I’m struggling right now with a rewrite on The Swan Harp. I know it needs to be done. It just feels so much like starting over, because there’s a lot that needs to be changed.
I cut out a huge chunk, forty-five pages. It was an episode I really liked, and I still have to untangle tendrils of it from the rest of the story. I want to say right here that even though it was the episode that got me the grant, it had to go. I knew that as soon as the agent said she didn’t see what it had to do with the main story. I had no problem with the direction, at least, not on an intellectual level.
I’m taking her suggestions quite seriously, writing down new ideas for the story, ways to integrate characters and plot threads earlier. I need to make several characters stronger and more consistent, and I need to lose another. I have to rethink some basic ideas about my world, and there’s a whole new theme to be integrated into the story. The changes I have to make will only make this novel better. My writer self knows this. But there’s part of me that’s really scared.
I’m having the sweats. Panic, flop sweat, self doubt, whatever you call it. Cutting that episode quite literally made me perspire. Can I untangle it completely? Will the story be flat without it? How do I do the things I still have to do? And, being who I am, I’m pushing myself for a short deadline. That, I believe, is more than likely the root of my panic.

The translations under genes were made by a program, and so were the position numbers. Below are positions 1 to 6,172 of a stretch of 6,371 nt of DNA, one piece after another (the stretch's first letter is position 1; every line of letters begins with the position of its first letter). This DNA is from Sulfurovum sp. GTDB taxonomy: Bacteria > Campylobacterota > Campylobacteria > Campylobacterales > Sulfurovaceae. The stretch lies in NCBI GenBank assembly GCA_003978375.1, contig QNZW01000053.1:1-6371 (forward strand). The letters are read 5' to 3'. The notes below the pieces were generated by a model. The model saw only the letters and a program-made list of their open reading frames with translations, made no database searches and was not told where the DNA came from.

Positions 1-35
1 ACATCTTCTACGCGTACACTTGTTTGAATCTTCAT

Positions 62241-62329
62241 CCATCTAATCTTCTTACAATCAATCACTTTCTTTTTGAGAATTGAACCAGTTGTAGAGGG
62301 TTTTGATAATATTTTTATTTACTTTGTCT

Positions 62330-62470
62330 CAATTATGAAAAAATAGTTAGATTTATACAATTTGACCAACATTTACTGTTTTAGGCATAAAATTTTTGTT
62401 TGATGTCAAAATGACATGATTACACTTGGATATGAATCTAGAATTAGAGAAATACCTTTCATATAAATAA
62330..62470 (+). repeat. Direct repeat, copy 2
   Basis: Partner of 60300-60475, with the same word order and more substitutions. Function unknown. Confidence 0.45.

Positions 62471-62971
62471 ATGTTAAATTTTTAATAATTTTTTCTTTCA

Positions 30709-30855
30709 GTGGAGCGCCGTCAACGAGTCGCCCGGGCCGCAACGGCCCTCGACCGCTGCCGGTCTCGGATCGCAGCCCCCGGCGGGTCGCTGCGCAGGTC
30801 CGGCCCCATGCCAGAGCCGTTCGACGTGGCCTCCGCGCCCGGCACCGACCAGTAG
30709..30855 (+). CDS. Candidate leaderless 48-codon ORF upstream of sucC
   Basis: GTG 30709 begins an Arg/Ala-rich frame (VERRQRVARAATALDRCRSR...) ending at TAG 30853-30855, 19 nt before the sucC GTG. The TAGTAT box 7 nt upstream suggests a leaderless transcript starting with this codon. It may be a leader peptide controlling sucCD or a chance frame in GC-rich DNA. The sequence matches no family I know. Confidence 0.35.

Of course I can do this. It’s my story – I know this world and these people, I can play with it. The question that’s really scaring me is – can I do it fast enough?
What I need to remember is that writing isn’t a race – it’s a marathon. In the immortal words of Neil Peart, “First you need endurance; first you gotta last”. Nobody’s pushing me but me. Nobody’s said, “Oh, yeah, and have that final draft done by mid-April, wouldja?”
My friend Yvette said, when I confessed my doubts, “Of course you can write this novel and flopping – not even a real consideration. It’s that hateful internal critic, and it’s that critic’s job to be a poop-head. Breathe through it, set it aside and move forward.”
Okay. I’ll do that. Just breathe. Even while I’m sweating, just breathe. And write. It’ll come.